90% of litters in the state’s most visited tourist destination used to come from plastic, said Akhale Khamo, director of the tourism department
Kohima: Under the umbrella of the Southern Angami Youth Organization (SAYO), Dzukou Valley was officially declared as a plastic-free zone on World Environment Day by Er Zale Neikha, advisor, youth resources & sports, who was the special guest. Declaring Dzukou as a plastic free zone, Zale unveiled a Monolith at NH 02 at Viswema.
Addressing the gathering, Neikha lauded the SAYO for taking the initiative of cleaning the valley earlier from May 21-23, and for further initiating the need to declare a plastic-free zone. Urging the need to preserve the valley, which is not only a pride to the southern Angamis but for the whole state, Neikha pressed for the preservation of this Naga asset.
Highlighting on the need to create a clean environment, he emphasised on how protection and care for the environment will contribute to the produce of organic farming, which in turn will boost the state’s economy and create employment. Neikha further suggested the need to make developmental activities wisely through right mediums, which could also ease the recreational and adventurous activities of the tourists.
Akhale Khamo, director of tourism department, in her address mentioned that 90% of the waste found in the valley are plastics and stated that the state’s most visited tourist destination is in dire need of care.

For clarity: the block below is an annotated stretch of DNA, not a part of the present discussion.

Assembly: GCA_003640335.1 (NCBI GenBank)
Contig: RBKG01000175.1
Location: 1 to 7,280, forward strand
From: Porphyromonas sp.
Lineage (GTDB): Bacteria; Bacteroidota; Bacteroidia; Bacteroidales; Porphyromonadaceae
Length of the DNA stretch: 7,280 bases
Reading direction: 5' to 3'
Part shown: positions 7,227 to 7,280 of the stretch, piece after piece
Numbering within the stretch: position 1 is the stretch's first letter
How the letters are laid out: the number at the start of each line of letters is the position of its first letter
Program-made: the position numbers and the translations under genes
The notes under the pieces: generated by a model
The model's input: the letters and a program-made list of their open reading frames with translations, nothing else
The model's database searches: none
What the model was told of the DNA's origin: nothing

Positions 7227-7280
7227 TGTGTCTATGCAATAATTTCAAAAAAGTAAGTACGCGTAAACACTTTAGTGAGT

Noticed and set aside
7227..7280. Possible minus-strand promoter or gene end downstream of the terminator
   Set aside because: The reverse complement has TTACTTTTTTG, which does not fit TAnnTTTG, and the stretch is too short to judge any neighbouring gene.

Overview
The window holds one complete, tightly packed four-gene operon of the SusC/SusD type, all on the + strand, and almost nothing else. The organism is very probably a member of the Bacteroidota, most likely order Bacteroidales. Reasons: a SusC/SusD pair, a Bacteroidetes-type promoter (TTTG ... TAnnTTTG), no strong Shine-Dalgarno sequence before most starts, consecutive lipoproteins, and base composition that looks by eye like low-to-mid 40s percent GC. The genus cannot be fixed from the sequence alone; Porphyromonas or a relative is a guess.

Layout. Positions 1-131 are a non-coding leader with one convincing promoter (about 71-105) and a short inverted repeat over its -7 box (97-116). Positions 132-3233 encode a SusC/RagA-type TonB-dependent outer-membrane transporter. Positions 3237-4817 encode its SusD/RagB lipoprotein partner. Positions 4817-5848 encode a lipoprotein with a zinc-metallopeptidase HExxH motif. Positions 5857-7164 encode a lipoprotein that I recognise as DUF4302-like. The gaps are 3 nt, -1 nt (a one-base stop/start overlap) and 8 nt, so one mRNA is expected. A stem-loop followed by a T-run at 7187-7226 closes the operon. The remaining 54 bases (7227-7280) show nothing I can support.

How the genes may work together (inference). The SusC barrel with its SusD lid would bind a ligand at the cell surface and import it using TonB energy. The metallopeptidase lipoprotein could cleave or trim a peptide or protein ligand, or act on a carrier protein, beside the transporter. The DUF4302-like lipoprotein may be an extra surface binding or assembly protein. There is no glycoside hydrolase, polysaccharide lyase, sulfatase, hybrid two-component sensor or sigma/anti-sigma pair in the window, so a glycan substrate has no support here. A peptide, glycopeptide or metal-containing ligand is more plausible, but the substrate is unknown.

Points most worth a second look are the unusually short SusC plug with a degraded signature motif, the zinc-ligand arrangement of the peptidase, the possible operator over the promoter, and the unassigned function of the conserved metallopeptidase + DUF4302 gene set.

Khamo urged the Angami youth Organization (AYO), the Apex youth body of the tribe, to implement the use of car bins within its jurisdiction and contribute to environmental protection. She also expressed that Nagaland’s Dzukou valley, if taken utmost care, will be more beautiful than the “valley of flowers” in Uttarakhand which is a UNESCO heritage.
SAYO president Zakeleto Tsukru recalled how 150 youths had gone up to Dzukou in May to clean the valley. While Dzukou is a desirable tourist destination, the waste left behind has become a threat to the heavenly place and to the environment. Therefore, immediate action was necessitated and after consultation with the concerned departments, Dzukou was declared a plastic-free zone.
Briefing the media, Tsukru said that, with the declaration of the plastic-free zone, the entry point o Dzukou via Viswema will be thoroughly checked and persons carrying polythene bags will pay a security fee while entering the valley. Later on their return, the security deposited will be refunded if the registered number of polythene bags are brought back. Tsukru also mentioned that while this is the first step, the entry to Dzukou via Jakhama will also follow the same regulations once an entry point is constructed. However, most tourist ply through the Viswema entry point, he affirmed.
Meanwhile, with the aim to protect one of the most important watershed areas of Kohima district, Pulie Badze was also declared a ‘plastic-free zone' on Wednesday. As per a press release, the event was initiated by the department of environment, forests and climate change, Kohima forest division in collaboration with Jotsoma Nature Conservation & Ecotourism Committee and village functionaries of Jotsoma village.